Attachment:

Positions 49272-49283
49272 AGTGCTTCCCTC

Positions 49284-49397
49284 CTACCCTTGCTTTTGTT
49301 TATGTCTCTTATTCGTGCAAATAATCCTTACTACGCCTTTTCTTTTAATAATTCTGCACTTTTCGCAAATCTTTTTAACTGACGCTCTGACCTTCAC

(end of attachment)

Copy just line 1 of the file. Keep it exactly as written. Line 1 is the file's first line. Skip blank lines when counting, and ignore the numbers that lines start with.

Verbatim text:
Positions 49272-49283